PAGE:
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Tokyo 2020: Irish rowing’s intense training culture has led to Olympic glory

Ireland’s medal-winning rowers have triumphed under new regime

Aifric Keogh leans against the rail at the Sea Forest Waterway Olympic rowing venue in Tokyo Bay and tells the story of training for a bronze medal.

“I don’t know what we were expecting but we definitely were not expecting what we did – a lot, a lot of volume,” she says.

It began shortly after the Rio Olympics, when the Irish coaches decided to dramatically alter training methods, change culture, push up the volumes the athletes were training and shuffle the deck wherever it needed to be shuffled. The women's four boat was one such place.

At the beginning some of the rowers were sceptical and wary of the revised thinking, others plain against the idea. They were already training hard. Now they were being asked to go harder.


Such was the resistance that they wrote a letter to the board of Rowing Ireland, which was, ironically, handed to board and high performance committee member Neville Maxwell, one of Ireland's Olympians in 2000 and 1996. In Atlanta the 26-year-old came fourth in the lightweight four, behind winners Denmark, Canada and the USA.

Years before at the 1976 Olympics Sean Drea broke the 2000m world best time in the semi-final in a time of 6:52.46. But like Maxwell's boat, he too finished fourth in the final and missed out on the medals. That was Irish rowing's Olympic narrative.

Antonio Maurogiovanni, the performance director, was the principal architect of the change and object of the rowers ire. With him was Guiseppe De Vita, who coaches the women's four and the pair, a group in which Sanita Puspure and lightweight coach Dominic Casey also work. They are the three primary figures in the sport in Ireland with a number of other coaches also feeding into the system.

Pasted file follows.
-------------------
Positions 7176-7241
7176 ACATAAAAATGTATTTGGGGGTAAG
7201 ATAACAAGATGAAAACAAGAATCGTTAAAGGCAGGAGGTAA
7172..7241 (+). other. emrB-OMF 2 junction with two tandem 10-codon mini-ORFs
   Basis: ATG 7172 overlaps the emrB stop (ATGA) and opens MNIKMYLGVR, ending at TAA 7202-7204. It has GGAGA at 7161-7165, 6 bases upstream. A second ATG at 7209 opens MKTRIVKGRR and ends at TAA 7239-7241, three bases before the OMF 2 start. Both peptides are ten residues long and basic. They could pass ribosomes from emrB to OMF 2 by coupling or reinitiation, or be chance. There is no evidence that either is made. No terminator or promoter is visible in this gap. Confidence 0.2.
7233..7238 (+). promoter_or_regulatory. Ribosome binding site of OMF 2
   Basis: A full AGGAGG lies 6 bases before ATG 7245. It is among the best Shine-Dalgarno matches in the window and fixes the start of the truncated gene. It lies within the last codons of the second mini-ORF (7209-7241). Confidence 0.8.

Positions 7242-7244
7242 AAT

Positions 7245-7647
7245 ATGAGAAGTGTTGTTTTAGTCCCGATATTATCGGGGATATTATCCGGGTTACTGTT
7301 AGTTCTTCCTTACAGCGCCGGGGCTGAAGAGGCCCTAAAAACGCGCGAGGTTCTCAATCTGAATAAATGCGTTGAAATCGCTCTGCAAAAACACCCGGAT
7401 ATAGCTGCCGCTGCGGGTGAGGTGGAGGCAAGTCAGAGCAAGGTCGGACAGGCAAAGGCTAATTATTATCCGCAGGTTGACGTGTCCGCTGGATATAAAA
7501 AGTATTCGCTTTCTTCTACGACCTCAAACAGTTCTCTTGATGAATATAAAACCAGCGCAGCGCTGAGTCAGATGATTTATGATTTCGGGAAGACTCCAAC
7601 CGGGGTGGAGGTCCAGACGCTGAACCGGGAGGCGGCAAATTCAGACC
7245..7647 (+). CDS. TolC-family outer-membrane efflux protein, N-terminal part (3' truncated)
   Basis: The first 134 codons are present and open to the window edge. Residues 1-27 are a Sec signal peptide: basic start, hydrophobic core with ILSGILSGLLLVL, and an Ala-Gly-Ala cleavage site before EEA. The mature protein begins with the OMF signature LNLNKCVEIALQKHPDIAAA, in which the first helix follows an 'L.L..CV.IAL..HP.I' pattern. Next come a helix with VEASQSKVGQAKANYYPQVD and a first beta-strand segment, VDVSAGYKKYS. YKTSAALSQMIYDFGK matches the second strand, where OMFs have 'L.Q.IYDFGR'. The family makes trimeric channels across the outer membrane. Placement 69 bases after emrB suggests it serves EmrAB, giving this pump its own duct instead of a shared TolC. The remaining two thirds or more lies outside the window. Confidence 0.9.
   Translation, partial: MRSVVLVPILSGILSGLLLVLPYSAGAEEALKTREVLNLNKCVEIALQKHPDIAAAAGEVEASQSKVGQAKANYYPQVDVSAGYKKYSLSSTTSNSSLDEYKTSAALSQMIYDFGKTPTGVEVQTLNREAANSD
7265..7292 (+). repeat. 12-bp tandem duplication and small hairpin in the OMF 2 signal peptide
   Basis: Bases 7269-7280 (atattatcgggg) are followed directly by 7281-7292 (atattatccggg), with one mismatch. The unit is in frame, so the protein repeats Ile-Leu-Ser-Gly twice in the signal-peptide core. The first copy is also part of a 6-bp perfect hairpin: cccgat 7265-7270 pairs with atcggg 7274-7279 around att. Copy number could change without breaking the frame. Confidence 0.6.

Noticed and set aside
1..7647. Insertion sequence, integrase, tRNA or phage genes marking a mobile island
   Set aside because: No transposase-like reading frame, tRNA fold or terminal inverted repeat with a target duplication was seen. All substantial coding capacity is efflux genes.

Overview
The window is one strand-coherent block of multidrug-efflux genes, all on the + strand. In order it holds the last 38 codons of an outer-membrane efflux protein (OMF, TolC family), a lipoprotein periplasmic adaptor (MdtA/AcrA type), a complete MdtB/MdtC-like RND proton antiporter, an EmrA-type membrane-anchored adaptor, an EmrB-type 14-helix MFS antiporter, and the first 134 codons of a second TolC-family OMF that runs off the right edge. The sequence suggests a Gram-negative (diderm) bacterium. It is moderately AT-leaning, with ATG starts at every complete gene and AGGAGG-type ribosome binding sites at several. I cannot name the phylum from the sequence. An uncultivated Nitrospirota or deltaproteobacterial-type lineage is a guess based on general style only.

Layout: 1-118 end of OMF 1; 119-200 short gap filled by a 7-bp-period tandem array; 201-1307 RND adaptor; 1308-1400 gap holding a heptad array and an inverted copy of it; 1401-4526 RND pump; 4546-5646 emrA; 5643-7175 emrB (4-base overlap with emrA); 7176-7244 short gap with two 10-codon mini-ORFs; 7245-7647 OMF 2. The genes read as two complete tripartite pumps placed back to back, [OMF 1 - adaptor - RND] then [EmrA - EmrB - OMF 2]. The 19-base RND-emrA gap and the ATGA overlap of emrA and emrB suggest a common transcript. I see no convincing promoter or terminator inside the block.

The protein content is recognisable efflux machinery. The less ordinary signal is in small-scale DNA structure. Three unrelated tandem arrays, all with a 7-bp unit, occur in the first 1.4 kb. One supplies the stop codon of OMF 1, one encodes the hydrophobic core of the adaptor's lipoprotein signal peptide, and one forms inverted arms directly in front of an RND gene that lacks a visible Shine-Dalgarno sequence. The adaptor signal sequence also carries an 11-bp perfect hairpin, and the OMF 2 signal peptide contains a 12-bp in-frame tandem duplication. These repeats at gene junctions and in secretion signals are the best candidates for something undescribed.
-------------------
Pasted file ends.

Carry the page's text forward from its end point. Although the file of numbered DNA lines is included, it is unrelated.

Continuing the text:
Leap of faith

The athletes were asked to take a leap of faith and move into a rowing programme in which, they were told, it would be more demanding on their bodies and their time. But it would take them to a level where they could compete for medals at world championships and Olympic Games.

At the beginning their refusal to buy in was a problem but Maurogiovanni persevered. With official support and persistence, a new regime was born. Everything the athletes did in training was set against world best times and every session was measured, even the relatively lighter workouts.

The system also had to be repeatable, so that the sport would not fall off a cliff when the principal talent decided to retire. The idea was to have a constant supply of Olympic-grade material like Fintan McCarthy and the women’s four, coming through a highly geared, functional rowing system.

“I think a lot of our parents kind of got a shock as to the volume we were doing,” says Keogh. “They’d come out to check on us like: ‘Are you still there? ‘Are you still working?’ We were coming home, having a bite to eat and heading off again. We are definitely much fitter.”

That fitness showed in dramatic fashion this week in Keogh’s boat, when the young quartet dug within themselves to overtake the Chinese. Once that was achieved they attacked the British boat and, dredging up the last ounces of energy, crawled past the Brits over the final 200m.

The British boat had sat in the bronze-medal position for most of the 2000m race, with the Irish speed at the tail end costing the British programme an Olympic medal. As Irish rowing explains it, it wasn’t the Irish crew getting faster at the finish, but maintaining their tempo at the same rate as it was in the earlier splits. The other boats tired and slowed down and the Irish crew did not.

It was also pointed out that the same women’s four boat had qualified for the Olympics in May at the Lucerne Regatta. They were then able to hold their condition and form and peak again at the end of July.

Best combination

De Vita agrees that it wasn’t always easy for the athletes to adjust and with the four women there was the additional complexity of finding the best combination and exactly where each of them fitted in the boat.

“In the beginning it wasn’t very easy but, fortunately, these girls bought into it. In the beginning they struggled,” says de Vita. “I wouldn’t say struggled physically because the body needs to adapt to the new regime.